Trading: It is possible to transfer debt securities as they are usually listed on the stock exchange market. They are exchanged in international capital markets as well. It is therefore possible for the investor to loan out the money to the issuer and he will not have to wait until the maturity period is over to receive payment. This is due to the fact that debt securities are transferrable; the investor can therefore sell them to recoup his investment.
(3)Choose a week in January 2017. Identify the changes in yield of a UK government benchmark bond across the week
Between Jan 20th and Jan 23rd, there was a sharp decline in the yield bonds. Then from 23rd Jan to Jan 26th, the yield bond rose significantly. From 26th Jan to 27th Jan, the yield bond dropped.
(4)Using relevant theory, illustrate and explain changes in the yields observed.
The changes in the yields within the week could be attributed to the changes in the rates of interest and the changes in credit quality. Other factors that may have contributed to the changes include; fluctuating economic conditions, for example, treasury bills rise during when the business records high profits and they fall when profits reduce. The profit made daily cannot be constant, it keeps fluctuating and as such, this played a role in influencing the yield changes.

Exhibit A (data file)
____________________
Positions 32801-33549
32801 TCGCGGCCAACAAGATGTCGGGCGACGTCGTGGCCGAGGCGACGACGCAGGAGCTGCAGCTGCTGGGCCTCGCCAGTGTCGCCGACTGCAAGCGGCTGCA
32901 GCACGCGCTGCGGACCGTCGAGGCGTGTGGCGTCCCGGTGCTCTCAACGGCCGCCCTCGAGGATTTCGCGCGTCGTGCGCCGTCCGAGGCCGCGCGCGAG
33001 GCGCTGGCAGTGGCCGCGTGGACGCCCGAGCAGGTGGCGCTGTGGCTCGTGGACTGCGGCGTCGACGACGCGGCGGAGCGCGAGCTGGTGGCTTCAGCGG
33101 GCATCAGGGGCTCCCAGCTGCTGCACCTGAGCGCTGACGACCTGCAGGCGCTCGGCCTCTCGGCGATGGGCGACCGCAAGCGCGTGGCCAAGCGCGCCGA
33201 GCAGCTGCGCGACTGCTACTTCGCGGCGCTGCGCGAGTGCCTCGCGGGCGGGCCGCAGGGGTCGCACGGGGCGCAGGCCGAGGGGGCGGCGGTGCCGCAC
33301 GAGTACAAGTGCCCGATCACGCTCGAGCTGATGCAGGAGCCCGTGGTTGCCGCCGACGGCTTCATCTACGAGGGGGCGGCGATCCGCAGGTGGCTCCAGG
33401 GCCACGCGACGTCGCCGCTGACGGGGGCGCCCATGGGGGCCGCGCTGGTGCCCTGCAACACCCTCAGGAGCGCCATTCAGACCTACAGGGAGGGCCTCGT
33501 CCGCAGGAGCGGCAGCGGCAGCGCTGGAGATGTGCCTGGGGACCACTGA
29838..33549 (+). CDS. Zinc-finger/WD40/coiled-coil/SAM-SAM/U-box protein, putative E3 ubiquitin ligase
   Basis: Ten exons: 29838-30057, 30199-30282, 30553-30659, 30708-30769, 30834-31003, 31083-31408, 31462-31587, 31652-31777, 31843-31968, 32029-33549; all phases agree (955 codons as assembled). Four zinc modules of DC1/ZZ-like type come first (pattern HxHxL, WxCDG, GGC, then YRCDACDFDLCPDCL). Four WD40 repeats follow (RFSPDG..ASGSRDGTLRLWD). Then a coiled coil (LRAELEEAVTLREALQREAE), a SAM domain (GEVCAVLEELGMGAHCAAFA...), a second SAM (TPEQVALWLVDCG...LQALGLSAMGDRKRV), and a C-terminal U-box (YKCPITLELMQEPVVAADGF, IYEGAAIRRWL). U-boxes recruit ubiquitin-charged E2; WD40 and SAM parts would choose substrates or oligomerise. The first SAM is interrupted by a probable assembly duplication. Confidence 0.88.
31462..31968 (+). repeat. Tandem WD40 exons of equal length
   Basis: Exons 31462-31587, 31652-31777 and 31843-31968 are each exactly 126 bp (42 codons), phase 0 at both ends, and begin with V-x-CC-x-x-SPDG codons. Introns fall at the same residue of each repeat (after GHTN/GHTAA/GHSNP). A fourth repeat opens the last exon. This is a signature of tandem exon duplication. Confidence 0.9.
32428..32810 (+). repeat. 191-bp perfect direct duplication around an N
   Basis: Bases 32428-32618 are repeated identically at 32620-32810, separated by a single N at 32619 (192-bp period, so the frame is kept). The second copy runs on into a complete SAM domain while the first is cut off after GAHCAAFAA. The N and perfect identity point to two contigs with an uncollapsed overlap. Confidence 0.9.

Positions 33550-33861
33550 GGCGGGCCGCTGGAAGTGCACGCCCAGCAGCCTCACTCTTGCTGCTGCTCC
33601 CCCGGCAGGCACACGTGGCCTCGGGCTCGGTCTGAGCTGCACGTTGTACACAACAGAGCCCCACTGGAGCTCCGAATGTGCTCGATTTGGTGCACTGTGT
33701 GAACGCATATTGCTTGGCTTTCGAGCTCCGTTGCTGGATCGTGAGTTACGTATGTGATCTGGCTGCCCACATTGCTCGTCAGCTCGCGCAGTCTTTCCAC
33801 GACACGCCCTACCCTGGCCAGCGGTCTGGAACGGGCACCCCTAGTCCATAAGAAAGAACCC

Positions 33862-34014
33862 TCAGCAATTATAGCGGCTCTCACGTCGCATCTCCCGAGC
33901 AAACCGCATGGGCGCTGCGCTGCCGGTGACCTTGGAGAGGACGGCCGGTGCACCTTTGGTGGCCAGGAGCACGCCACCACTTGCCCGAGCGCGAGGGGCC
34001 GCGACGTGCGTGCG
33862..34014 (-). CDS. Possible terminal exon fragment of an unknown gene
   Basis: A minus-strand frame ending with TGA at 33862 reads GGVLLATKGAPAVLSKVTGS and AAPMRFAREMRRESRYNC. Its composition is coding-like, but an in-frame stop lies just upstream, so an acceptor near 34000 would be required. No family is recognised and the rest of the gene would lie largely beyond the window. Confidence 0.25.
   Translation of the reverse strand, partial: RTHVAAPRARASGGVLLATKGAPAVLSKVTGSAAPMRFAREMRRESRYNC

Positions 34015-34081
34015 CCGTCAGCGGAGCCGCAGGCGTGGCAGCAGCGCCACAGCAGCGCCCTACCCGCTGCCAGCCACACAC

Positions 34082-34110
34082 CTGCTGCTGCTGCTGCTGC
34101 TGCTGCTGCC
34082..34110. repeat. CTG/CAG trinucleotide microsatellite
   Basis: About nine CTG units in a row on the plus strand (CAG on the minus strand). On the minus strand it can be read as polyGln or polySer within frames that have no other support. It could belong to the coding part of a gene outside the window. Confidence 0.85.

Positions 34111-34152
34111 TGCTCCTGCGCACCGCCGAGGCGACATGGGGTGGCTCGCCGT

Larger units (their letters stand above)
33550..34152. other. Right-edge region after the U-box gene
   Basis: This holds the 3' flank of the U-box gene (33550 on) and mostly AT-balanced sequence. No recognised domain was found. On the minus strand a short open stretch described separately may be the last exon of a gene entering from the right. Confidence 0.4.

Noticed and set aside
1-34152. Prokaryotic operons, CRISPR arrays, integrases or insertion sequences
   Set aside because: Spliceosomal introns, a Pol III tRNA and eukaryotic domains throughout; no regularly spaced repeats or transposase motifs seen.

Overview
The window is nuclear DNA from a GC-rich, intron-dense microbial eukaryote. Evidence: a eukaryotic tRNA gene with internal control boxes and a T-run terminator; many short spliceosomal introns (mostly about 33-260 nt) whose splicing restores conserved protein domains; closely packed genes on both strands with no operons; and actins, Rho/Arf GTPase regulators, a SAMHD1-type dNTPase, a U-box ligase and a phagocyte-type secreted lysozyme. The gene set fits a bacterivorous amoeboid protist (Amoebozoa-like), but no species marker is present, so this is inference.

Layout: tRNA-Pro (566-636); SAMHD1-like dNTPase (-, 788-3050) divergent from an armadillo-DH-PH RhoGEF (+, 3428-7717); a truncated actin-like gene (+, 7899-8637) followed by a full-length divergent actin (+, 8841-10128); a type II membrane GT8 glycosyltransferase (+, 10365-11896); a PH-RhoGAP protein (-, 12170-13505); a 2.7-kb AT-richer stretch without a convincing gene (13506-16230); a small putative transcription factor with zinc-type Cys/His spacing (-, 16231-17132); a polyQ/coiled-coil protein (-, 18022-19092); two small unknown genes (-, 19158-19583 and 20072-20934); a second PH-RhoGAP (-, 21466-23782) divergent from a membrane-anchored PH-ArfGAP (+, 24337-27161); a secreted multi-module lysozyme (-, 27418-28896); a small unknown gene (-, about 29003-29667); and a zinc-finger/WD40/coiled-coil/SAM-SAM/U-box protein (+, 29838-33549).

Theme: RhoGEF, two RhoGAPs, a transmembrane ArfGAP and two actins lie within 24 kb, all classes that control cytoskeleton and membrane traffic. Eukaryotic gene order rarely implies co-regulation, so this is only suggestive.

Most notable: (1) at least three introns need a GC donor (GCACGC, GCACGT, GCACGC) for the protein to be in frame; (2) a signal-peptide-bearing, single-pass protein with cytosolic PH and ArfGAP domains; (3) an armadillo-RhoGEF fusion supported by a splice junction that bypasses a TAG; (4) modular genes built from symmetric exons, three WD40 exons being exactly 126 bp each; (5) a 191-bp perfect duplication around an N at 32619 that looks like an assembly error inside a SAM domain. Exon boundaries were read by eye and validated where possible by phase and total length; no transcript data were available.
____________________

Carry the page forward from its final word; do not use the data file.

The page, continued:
If there are fears that the government may default in its debt, then the most probable action will be demanding higher bond yields. This will act as compensation for the risks involved. The private sector also influences the yield bonds increase or decrease. When the levels of saving among the private sector is high, the consequence is that the demand for bonds is going to increase since they will seem as a great way through which one may make good use of savings. Consequently, this will result in lower yields. People have a tendency of saving more in periods where the rate of the growth for the economy is low and the market conditions keep fluctuating.
Expectations on the economic growth also impact the bond yield. Bonds are investment tools, just as is the case with shares or private capital. When the rate of economic growth is high, this will increase the investments on shares and private capital thus rendering bonds less attractive. The effect of this is that it makes the yield to go up. Inflation is another factor that could be attributed to the yield changes. When there are fears that the market may be hit with inflation, the real value of bonds is going to reduce significantly. When the inflation is low, the demand for bonds is going to be high and this will result in low bond yields. However, when the rate of inflation is high, the demand for bonds is going to reduce and this will result in greater bond yields.
Changes in the rates of interest also have an impact on the bond yield prices. This is because discount rates are affected by the rate of inflation in the country. Due to inflation, the rates on interest rise, meaning that the discount rate is going to increase as well. Consequently, the prices of bonds is going to reduce,
(1)Trace changes in the exchange rate of the currency against one another over the course of the day
(2)Use economic and financial theory to analyze the observed change in the exchange rate
One of the financial theories applied in the exchange rate scenario is the foreign exchange market theory. This foreign exchange market can be defined as the market on which different currencies belonging to different countries are traded together. The rate at which the exchange process takes place is re...